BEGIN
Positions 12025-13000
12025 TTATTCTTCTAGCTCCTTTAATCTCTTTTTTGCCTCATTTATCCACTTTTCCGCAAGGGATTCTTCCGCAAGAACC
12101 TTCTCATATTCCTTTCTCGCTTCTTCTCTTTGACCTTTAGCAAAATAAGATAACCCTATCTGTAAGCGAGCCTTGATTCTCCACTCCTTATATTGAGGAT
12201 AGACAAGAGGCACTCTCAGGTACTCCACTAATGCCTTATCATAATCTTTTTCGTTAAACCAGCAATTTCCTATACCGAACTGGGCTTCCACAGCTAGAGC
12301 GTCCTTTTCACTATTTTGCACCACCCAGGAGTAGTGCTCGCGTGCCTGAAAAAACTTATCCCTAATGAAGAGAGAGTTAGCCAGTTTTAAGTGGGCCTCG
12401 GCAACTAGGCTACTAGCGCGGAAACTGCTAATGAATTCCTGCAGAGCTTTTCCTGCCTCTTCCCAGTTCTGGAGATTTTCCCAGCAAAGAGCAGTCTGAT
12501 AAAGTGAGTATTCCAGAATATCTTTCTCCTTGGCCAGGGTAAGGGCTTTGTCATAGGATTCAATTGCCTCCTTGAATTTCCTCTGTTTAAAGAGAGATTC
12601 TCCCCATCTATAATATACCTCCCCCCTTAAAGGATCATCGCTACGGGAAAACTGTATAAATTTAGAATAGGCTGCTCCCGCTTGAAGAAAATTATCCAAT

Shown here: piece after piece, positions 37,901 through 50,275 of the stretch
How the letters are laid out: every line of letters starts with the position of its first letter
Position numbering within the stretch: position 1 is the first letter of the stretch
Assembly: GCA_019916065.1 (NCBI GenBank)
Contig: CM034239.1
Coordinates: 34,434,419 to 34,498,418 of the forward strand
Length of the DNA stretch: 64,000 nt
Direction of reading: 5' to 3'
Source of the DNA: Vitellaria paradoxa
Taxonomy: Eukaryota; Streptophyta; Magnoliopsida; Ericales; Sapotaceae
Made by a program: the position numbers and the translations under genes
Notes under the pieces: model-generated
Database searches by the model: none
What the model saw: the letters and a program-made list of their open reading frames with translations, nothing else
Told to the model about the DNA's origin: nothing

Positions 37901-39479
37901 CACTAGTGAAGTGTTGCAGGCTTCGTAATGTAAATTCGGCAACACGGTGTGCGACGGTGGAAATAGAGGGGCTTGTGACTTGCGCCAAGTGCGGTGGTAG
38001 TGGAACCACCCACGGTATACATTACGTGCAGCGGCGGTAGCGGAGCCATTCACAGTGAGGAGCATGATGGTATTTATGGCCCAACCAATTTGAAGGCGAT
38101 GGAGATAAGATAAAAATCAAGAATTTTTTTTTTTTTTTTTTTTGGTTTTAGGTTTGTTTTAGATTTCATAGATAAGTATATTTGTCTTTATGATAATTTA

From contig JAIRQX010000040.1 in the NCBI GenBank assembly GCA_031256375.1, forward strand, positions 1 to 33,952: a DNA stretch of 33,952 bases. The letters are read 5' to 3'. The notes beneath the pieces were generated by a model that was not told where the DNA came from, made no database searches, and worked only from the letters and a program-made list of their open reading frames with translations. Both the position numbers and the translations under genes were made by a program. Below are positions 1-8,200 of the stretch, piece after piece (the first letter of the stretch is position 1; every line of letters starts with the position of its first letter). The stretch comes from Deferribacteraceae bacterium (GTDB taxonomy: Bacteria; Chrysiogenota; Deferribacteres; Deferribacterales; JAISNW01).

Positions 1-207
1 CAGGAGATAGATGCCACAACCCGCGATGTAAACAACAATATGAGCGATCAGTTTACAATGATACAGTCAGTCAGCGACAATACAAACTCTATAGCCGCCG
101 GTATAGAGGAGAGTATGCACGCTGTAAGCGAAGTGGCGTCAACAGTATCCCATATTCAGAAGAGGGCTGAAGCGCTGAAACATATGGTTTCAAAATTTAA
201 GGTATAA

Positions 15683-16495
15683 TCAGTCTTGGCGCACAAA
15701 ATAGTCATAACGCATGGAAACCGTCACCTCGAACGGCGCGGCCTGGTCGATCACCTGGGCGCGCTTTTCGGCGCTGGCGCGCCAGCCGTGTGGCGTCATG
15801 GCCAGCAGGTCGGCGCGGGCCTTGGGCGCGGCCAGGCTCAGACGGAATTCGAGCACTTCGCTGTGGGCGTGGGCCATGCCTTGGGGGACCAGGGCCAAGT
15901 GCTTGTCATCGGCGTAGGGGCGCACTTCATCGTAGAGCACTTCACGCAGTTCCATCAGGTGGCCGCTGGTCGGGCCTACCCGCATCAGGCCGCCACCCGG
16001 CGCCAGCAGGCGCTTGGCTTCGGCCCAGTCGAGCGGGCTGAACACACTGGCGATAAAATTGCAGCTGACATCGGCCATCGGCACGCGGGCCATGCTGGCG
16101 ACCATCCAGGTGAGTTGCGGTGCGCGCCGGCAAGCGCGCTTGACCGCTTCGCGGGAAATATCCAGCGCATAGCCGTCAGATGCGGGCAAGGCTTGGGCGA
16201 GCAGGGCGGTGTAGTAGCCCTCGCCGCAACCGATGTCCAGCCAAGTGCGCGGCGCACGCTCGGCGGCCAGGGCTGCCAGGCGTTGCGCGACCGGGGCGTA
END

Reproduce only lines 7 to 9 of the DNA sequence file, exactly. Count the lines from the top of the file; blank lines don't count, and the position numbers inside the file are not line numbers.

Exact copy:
12501 AAAGTGAGTATTCCAGAATATCTTTCTCCTTGGCCAGGGTAAGGGCTTTGTCATAGGATTCAATTGCCTCCTTGAATTTCCTCTGTTTAAAGAGAGATTC
12601 TCCCCATCTATAATATACCTCCCCCCTTAAAGGATCATCGCTACGGGAAAACTGTATAAATTTAGAATAGGCTGCTCCCGCTTGAAGAAAATTATCCAAT

Shown here: piece after piece, positions 37,901 through 50,275 of the stretch